These two schools have their ups and downs. On the one hand, qualitative research is thought to be invalid by some. On the other hand, quantitative research is said to be merely useful to reinforce current paradigms, not discover new ones. Now, sentiment analysis can be seen as a combination of the two.
As a marketer using sentiment analysis, you’re presented with valid customer opinion, actionable insights, and thoughts. Analyzing them can be rapid, as tools currently do all of the calculations in a matter of seconds, so you don’t waste any of your time on that.
Another advantage of sentiment analysis is the fact that customers don’t really know that their statements are being gathered. This eliminates the possibility of them reacting differently due to them being informed of such a process. You could say that the opinions are as close to reality as you can get since you’re gathering them from a natural online environment.
You get to find out what people think about virtually any aspect of the market: products, brands, industries, objects, places, etc. Identifying current market and industry trends can prove to be immensely useful for your marketing strategy.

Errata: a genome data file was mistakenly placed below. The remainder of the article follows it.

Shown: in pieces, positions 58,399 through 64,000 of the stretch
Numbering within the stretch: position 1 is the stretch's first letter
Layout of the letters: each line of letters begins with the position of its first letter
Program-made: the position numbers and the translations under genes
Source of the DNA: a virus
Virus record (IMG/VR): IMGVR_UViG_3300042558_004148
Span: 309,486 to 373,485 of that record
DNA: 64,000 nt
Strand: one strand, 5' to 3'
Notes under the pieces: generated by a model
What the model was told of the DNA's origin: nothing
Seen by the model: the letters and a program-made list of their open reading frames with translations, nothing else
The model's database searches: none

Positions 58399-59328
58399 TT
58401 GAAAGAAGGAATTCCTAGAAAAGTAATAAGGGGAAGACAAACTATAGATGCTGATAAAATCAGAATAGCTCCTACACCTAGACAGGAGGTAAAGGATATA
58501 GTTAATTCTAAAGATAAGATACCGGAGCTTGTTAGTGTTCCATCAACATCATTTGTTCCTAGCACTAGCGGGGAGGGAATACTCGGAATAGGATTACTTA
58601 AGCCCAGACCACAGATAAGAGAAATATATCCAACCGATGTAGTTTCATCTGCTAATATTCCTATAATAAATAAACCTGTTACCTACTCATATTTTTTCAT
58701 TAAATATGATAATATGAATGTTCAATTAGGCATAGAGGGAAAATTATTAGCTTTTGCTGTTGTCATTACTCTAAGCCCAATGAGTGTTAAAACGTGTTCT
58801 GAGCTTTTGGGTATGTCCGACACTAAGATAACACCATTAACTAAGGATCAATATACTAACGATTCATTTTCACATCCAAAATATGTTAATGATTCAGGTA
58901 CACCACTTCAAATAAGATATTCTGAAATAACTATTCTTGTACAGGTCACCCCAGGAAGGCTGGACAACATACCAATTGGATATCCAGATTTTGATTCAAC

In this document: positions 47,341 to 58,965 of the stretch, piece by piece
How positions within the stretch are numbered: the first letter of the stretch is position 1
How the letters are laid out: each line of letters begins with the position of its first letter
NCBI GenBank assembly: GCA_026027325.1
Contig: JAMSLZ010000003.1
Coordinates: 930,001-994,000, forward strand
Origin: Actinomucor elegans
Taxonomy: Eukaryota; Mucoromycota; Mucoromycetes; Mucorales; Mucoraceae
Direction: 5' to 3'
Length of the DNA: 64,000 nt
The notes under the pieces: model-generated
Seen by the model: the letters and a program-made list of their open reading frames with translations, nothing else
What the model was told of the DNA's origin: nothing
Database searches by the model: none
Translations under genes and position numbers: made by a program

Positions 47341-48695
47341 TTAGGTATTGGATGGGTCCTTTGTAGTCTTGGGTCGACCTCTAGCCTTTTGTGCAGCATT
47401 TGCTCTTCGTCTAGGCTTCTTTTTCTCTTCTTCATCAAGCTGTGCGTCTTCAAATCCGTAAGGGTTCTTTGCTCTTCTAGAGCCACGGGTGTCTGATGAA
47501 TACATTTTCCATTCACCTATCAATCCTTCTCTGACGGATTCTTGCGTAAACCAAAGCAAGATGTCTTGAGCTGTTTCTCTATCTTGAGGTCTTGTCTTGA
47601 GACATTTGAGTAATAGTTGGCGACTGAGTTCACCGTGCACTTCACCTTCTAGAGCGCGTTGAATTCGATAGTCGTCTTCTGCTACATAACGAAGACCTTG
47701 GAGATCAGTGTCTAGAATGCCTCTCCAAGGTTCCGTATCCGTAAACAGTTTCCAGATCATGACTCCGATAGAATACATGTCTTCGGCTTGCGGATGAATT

“We’ve been using sentiment analysis for our market research efforts for quite some time now, with astounding results. Since we’re one of the major software houses in Poland, we need to be on the lookout for any IT trends and the sentiment associated with them. That way, we can always be on top of new technology and establish the direction we are going to grow towards more conveniently.” comments Jack Zmudzinski, a senior associate at software development company Future Processing.